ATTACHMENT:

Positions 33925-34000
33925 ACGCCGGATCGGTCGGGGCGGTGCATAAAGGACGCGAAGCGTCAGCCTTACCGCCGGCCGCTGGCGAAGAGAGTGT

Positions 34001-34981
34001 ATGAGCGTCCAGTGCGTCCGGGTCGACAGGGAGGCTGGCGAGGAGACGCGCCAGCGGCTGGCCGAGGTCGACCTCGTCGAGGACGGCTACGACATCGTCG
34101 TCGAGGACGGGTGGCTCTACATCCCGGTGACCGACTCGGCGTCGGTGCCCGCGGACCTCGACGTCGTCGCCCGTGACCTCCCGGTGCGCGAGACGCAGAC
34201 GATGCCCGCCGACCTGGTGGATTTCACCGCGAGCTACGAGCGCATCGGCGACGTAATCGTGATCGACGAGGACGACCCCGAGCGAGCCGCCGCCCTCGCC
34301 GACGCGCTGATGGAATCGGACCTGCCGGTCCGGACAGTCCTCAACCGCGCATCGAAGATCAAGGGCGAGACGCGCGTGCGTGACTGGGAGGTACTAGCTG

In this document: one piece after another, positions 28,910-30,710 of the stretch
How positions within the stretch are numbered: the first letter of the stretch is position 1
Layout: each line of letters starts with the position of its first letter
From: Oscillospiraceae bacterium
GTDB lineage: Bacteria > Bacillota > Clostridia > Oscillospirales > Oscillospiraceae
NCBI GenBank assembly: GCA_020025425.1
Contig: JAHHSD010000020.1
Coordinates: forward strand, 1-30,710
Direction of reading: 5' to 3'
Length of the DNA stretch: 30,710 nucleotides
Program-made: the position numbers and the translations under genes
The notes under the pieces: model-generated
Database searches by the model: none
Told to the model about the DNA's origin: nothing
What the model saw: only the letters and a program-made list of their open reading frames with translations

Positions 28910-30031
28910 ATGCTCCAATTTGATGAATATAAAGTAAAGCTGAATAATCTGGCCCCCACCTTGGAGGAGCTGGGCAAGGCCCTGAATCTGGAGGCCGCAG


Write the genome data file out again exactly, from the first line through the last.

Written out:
Positions 33925-34000
33925 ACGCCGGATCGGTCGGGGCGGTGCATAAAGGACGCGAAGCGTCAGCCTTACCGCCGGCCGCTGGCGAAGAGAGTGT

Positions 34001-34981
34001 ATGAGCGTCCAGTGCGTCCGGGTCGACAGGGAGGCTGGCGAGGAGACGCGCCAGCGGCTGGCCGAGGTCGACCTCGTCGAGGACGGCTACGACATCGTCG
34101 TCGAGGACGGGTGGCTCTACATCCCGGTGACCGACTCGGCGTCGGTGCCCGCGGACCTCGACGTCGTCGCCCGTGACCTCCCGGTGCGCGAGACGCAGAC
34201 GATGCCCGCCGACCTGGTGGATTTCACCGCGAGCTACGAGCGCATCGGCGACGTAATCGTGATCGACGAGGACGACCCCGAGCGAGCCGCCGCCCTCGCC
34301 GACGCGCTGATGGAATCGGACCTGCCGGTCCGGACAGTCCTCAACCGCGCATCGAAGATCAAGGGCGAGACGCGCGTGCGTGACTGGGAGGTACTAGCTG

In this document: one piece after another, positions 28,910-30,710 of the stretch
How positions within the stretch are numbered: the first letter of the stretch is position 1
Layout: each line of letters starts with the position of its first letter
From: Oscillospiraceae bacterium
GTDB lineage: Bacteria > Bacillota > Clostridia > Oscillospirales > Oscillospiraceae
NCBI GenBank assembly: GCA_020025425.1
Contig: JAHHSD010000020.1
Coordinates: forward strand, 1-30,710
Direction of reading: 5' to 3'
Length of the DNA stretch: 30,710 nucleotides
Program-made: the position numbers and the translations under genes
The notes under the pieces: model-generated
Database searches by the model: none
Told to the model about the DNA's origin: nothing
What the model saw: only the letters and a program-made list of their open reading frames with translations

Positions 28910-30031
28910 ATGCTCCAATTTGATGAATATAAAGTAAAGCTGAATAATCTGGCCCCCACCTTGGAGGAGCTGGGCAAGGCCCTGAATCTGGAGGCCGCAG